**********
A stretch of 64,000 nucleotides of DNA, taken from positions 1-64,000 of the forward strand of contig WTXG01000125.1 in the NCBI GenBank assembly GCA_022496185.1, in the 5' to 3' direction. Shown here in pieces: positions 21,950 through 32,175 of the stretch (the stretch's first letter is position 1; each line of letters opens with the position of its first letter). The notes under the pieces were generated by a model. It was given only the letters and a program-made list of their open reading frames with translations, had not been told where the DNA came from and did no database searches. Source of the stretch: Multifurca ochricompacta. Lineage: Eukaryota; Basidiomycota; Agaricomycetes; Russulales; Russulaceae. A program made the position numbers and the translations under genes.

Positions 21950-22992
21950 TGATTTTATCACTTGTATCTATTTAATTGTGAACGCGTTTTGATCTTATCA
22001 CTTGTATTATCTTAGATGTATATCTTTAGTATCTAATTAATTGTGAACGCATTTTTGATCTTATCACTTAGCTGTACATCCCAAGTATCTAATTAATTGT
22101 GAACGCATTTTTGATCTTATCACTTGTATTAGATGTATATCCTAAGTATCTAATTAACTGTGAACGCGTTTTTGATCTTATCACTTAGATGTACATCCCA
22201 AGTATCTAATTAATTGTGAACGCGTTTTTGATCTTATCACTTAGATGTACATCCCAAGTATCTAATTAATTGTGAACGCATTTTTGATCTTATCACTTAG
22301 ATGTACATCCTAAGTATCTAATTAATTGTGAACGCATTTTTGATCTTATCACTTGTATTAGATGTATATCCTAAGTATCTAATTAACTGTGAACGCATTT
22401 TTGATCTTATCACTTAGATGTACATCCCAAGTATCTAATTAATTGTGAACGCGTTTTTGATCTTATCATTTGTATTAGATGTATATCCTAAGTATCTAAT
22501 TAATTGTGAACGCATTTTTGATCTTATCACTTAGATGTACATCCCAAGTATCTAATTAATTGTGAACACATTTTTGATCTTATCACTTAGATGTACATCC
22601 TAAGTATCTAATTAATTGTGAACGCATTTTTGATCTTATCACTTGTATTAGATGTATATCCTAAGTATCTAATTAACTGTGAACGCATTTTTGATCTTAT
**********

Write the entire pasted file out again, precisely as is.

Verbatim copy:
A stretch of 64,000 nucleotides of DNA, taken from positions 1-64,000 of the forward strand of contig WTXG01000125.1 in the NCBI GenBank assembly GCA_022496185.1, in the 5' to 3' direction. Shown here in pieces: positions 21,950 through 32,175 of the stretch (the stretch's first letter is position 1; each line of letters opens with the position of its first letter). The notes under the pieces were generated by a model. It was given only the letters and a program-made list of their open reading frames with translations, had not been told where the DNA came from and did no database searches. Source of the stretch: Multifurca ochricompacta. Lineage: Eukaryota; Basidiomycota; Agaricomycetes; Russulales; Russulaceae. A program made the position numbers and the translations under genes.

Positions 21950-22992
21950 TGATTTTATCACTTGTATCTATTTAATTGTGAACGCGTTTTGATCTTATCA
22001 CTTGTATTATCTTAGATGTATATCTTTAGTATCTAATTAATTGTGAACGCATTTTTGATCTTATCACTTAGCTGTACATCCCAAGTATCTAATTAATTGT
22101 GAACGCATTTTTGATCTTATCACTTGTATTAGATGTATATCCTAAGTATCTAATTAACTGTGAACGCGTTTTTGATCTTATCACTTAGATGTACATCCCA
22201 AGTATCTAATTAATTGTGAACGCGTTTTTGATCTTATCACTTAGATGTACATCCCAAGTATCTAATTAATTGTGAACGCATTTTTGATCTTATCACTTAG
22301 ATGTACATCCTAAGTATCTAATTAATTGTGAACGCATTTTTGATCTTATCACTTGTATTAGATGTATATCCTAAGTATCTAATTAACTGTGAACGCATTT
22401 TTGATCTTATCACTTAGATGTACATCCCAAGTATCTAATTAATTGTGAACGCGTTTTTGATCTTATCATTTGTATTAGATGTATATCCTAAGTATCTAAT
22501 TAATTGTGAACGCATTTTTGATCTTATCACTTAGATGTACATCCCAAGTATCTAATTAATTGTGAACACATTTTTGATCTTATCACTTAGATGTACATCC
22601 TAAGTATCTAATTAATTGTGAACGCATTTTTGATCTTATCACTTGTATTAGATGTATATCCTAAGTATCTAATTAACTGTGAACGCATTTTTGATCTTAT